The primary mode of transportation are bikes and some locals own electric scooters. Another mode of transport is the horse and carts, also known as cidomos, in the local Sasak dialect.
For general use, the cidomos are used for labour around the island, which has been a common way of labour work for the past 100-200 years.
Before 2010 the horses were not treated well due to the limited amount of money and resources on the Gili Islands and surrounding neighbours such as Lombok. Several initiatives have been put in place since to ensure the horses are well-nourished and taken care of.
Delphine Robbe, the owner of The Gili Eco Trust has taken great initiatives to educate the local community on providing the necessary care for the horses on the islands. They pay for fresh water, food supplements, veterinary visits, as well as establishing a larger team to implement all of this and ensure the horses’ well-being come first.
Misconception #4: There is trash everywhere
Trash is a big problem all of over South East Asia, and Indonesia is definitely not an exception. It’s the third largest ocean polluter of waste and plastic. While almost the entire population of the developed West have their waste collected and disposed of hygienically, this is far from true in many Asian countries. Most of us throw our trash in the trash dispenser on the street, but then what? After you put it in the trash dispenser, do you really know where it’s going after that?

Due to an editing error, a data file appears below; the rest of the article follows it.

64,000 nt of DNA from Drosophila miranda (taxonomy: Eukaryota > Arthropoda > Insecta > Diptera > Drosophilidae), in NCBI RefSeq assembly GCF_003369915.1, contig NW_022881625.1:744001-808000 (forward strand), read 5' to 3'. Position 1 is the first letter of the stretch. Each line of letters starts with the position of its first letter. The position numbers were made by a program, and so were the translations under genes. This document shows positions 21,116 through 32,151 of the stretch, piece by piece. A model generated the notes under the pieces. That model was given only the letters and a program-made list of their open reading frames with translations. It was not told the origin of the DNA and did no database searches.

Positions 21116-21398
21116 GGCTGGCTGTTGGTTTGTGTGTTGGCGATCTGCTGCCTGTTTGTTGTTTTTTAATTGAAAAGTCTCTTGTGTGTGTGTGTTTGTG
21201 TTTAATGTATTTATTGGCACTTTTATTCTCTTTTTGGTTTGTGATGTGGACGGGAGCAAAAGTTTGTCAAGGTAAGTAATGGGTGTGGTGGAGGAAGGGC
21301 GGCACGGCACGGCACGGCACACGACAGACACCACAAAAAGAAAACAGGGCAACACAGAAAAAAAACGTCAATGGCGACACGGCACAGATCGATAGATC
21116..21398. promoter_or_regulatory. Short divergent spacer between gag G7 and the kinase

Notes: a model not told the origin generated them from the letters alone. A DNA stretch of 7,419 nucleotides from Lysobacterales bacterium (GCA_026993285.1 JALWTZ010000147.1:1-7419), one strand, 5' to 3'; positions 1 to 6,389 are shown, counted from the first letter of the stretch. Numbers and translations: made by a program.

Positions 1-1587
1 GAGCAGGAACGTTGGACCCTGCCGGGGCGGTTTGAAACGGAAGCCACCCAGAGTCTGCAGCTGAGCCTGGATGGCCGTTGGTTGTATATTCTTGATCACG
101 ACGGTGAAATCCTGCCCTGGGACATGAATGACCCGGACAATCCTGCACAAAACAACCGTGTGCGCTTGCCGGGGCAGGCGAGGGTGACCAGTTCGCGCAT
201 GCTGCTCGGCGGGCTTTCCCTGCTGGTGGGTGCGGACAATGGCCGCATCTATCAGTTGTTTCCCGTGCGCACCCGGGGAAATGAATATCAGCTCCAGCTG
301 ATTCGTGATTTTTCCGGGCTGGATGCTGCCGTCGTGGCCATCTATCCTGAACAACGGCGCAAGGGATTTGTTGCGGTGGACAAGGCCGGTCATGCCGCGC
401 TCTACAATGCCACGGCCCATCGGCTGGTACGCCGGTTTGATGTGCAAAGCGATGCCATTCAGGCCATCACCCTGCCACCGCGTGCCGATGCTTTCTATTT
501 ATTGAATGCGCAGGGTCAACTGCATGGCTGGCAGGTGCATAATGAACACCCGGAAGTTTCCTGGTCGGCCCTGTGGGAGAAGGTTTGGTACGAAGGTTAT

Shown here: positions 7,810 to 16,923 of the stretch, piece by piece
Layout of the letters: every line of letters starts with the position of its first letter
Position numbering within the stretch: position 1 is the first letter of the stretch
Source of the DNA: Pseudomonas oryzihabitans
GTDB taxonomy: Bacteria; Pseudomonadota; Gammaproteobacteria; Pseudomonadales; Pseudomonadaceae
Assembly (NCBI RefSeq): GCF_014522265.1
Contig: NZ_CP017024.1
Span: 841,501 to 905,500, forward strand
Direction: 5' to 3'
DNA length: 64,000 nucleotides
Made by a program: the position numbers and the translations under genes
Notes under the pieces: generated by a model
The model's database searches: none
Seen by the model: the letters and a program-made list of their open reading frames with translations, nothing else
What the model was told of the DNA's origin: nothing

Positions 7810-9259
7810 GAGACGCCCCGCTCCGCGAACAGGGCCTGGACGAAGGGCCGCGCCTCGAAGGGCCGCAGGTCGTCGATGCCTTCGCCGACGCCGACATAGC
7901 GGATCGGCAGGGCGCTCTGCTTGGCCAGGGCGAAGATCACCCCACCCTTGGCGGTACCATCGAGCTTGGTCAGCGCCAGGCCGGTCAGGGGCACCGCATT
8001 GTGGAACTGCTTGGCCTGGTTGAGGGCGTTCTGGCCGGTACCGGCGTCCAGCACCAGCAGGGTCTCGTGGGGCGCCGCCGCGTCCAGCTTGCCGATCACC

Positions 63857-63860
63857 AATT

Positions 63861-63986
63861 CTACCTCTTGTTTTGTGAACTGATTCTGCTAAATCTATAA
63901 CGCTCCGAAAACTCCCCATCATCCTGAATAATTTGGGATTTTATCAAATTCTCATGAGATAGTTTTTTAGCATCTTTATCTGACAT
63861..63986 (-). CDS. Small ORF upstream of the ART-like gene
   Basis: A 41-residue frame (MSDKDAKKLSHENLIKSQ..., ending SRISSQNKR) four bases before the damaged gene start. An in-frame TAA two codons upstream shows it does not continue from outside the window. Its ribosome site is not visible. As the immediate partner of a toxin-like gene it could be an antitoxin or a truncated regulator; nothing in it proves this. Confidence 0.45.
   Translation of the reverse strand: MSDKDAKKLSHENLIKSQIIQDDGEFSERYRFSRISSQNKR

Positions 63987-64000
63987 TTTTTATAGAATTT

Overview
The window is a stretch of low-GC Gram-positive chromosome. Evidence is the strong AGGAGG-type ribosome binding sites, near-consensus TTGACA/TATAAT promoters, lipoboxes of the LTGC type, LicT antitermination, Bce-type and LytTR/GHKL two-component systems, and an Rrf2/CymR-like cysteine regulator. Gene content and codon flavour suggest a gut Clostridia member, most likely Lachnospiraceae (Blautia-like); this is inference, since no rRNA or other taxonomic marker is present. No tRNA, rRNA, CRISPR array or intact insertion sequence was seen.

Instead of only looking at the problem, we want to show you that the islands are working hard on finding solutions and setting up the proper systems.
Let’s start by explaining how the trash system works on the Gili Islands. The typical procedure for trash on the island is that trash bags are placed outside of people’s houses and the trash collectors come by and pick it up at 6 AM every morning.
A boat then comes to each island to collect all trash and heads over to a big landfill in Lombok. The locals do everything they can to ensure that the islands remain clean. When you get up just after sunrise and walk through the streets of the Gili Islands you’ll see women cleaning the area around their houses with a little broom made out of sticks.
Initiatives on Gili Meno
In February 2015 Trash Hero Gili Meno was founded by Sulman Alfarizi Ali and Samsul “Adi” Hadi. Trash Hero is an initiative that allows every business on the island to support and be a part of beach cleanups with their Trash Hero Sunday Cleanups, which most of the island children attend. How cute is that?
Initiatives on Gili Air
The community on Gili Air came up with Plastic-Free Paradise, an initiative that allows several businesses to learn about living in an eco-friendlier way. One important initiative is the “refill my bottle” campaign, which limits the number of plastic water bottles and allows businesses to install refill stations. Their customers can then go to refill their reusable water bottles for free or for a small fee at their restaurant, cafe or hotel.
Initiatives on Gili Trawangan
Delphine Robbe, the owner of The Gili Eco Trust, implemented a waste management system proposal to handle the trash issue on Gili T. These facilities, being built by the Jakarta National Government, will be used for waste selection, recycling projects, as well as composting. Having such a facility in place will allow for approximately 70% of the trash to be recycled on the island. They will also be ensuring that proper local management is set in place, as well as empowering the local community to respect and be aware of their surrounding environment.
Do you know another misconception about our beautiful islands, or would you like to share your opinion? We would love to hear from you! Send us a message on Facebook or write us directly via emailFavoriteplaces@Gilis.Asia.
Feel free to share the sunshine!